Statements the Reverend Jeremiah Wright made regarding the government’s conspiracy to infect the black population with AIDS to his proclamation during a recent sermon that “God damn America!” stirred considerable media attention and have led Barack Obama to slowly edge away from the controversial minister.
In a recent Des Moines Register column, John Carlson pointed out various administrators on campus, including President Byrd and John Fuller, who have no regrets regarding the decision to award the medal to Wright.
It is important to note that there is a difference between saying Wright deserved the award and agreeing with his recent controversial statements. Carlson was quick to make it appear as if Simpson had an almost flippant disregard for the implications of Wright’s comments, but he left out several key considerations.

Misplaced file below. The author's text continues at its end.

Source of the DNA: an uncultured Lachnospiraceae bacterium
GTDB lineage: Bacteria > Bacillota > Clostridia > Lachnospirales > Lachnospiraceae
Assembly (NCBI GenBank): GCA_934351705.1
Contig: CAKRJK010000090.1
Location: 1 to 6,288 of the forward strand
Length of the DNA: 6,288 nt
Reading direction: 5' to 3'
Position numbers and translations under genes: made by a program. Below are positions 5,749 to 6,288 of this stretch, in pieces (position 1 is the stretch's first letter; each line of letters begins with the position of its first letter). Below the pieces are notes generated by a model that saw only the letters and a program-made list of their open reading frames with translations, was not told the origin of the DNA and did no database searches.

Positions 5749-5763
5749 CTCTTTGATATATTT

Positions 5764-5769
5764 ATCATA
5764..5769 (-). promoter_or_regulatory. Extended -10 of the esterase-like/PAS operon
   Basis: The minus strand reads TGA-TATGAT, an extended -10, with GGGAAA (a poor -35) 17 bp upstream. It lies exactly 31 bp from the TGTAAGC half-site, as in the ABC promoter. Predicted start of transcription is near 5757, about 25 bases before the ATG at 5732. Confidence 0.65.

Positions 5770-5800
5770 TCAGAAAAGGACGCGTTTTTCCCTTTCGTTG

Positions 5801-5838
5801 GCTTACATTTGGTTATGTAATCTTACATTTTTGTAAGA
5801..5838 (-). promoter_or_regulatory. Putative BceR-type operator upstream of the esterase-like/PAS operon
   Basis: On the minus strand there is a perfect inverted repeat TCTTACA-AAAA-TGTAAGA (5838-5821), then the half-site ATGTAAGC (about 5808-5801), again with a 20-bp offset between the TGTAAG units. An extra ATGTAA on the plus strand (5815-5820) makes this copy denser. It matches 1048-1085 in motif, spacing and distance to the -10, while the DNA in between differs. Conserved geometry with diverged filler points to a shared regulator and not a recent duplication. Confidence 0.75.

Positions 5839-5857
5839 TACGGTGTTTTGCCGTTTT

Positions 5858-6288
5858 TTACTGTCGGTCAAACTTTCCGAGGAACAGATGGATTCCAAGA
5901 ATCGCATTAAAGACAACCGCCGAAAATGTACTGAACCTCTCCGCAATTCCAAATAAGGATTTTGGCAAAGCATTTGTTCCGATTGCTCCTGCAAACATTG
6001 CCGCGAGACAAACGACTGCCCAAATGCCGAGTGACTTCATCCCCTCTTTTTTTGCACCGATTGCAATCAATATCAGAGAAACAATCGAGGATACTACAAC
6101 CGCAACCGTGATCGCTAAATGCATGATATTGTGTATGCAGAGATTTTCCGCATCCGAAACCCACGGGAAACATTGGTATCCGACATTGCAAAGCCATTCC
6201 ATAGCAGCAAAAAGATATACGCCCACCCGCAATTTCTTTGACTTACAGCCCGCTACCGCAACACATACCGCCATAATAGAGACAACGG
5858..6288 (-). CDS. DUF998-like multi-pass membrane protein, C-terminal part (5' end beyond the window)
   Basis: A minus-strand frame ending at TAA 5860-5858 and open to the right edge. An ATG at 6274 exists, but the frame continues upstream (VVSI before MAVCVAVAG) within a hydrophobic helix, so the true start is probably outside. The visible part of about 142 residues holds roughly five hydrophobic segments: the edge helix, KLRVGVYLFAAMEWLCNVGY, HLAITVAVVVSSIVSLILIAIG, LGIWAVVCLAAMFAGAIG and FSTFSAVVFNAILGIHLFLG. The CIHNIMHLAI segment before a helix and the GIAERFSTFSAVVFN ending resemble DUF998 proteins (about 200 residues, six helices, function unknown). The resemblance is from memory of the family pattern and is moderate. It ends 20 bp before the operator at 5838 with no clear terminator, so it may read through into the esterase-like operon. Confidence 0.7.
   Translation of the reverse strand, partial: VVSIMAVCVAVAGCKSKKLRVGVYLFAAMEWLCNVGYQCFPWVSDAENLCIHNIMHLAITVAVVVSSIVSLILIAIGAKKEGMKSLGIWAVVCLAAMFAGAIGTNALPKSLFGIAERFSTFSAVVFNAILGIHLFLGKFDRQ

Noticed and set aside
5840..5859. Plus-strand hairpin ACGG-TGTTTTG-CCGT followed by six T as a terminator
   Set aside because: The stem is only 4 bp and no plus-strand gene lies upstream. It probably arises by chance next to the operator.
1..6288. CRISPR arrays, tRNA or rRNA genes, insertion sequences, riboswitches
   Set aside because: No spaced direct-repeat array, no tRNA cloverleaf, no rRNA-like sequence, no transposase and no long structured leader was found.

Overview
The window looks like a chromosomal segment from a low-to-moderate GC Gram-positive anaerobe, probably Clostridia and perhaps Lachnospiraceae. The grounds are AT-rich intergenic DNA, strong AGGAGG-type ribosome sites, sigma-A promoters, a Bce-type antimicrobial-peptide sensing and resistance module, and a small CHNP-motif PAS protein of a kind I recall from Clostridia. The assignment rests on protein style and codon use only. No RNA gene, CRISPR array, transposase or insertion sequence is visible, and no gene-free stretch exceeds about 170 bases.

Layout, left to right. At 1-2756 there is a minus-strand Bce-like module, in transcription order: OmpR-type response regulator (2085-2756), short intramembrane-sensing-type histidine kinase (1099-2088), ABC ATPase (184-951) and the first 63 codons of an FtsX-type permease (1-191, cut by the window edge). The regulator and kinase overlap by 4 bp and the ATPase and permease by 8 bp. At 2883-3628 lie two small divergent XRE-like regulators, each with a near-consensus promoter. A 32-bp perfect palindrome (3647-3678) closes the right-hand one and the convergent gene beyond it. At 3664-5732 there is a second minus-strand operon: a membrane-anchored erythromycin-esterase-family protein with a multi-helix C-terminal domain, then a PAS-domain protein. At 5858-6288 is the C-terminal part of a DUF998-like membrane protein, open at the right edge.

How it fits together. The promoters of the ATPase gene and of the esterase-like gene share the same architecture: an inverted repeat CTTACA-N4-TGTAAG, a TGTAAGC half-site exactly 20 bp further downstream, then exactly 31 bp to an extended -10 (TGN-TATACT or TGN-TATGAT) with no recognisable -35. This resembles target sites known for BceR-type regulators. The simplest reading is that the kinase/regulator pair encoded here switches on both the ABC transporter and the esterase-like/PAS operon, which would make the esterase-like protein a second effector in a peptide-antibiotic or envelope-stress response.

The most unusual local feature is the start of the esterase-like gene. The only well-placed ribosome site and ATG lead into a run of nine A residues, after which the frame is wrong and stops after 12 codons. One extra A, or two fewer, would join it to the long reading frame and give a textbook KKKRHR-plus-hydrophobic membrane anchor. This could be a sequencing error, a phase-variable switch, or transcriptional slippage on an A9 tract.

First, what Carlson-and most of the public enraged by the comments-have read and heard about Wright are sound bytes of his most radical comments, often taken out of context. They don’t take into account in Wright’s accomplishments.
The founder of a church in an impoverished neighborhood on the south side of Chicago, Wright took a neighborhood filled with hopelessness and created a congregation that swelled to 8,000 members in a matter of 30 years.
Much like a newspaper’s endorsement of one candidate or another, this endorsement doesn’t ensure that the person will prove to be of sound nature or that they won’t go on to do or say things which will darken their view in the public eye.
When the decision was made to honor Wright, it was made by looking at his accomplishments up to that point and his impact on the community, not his propensity to make controversial statements.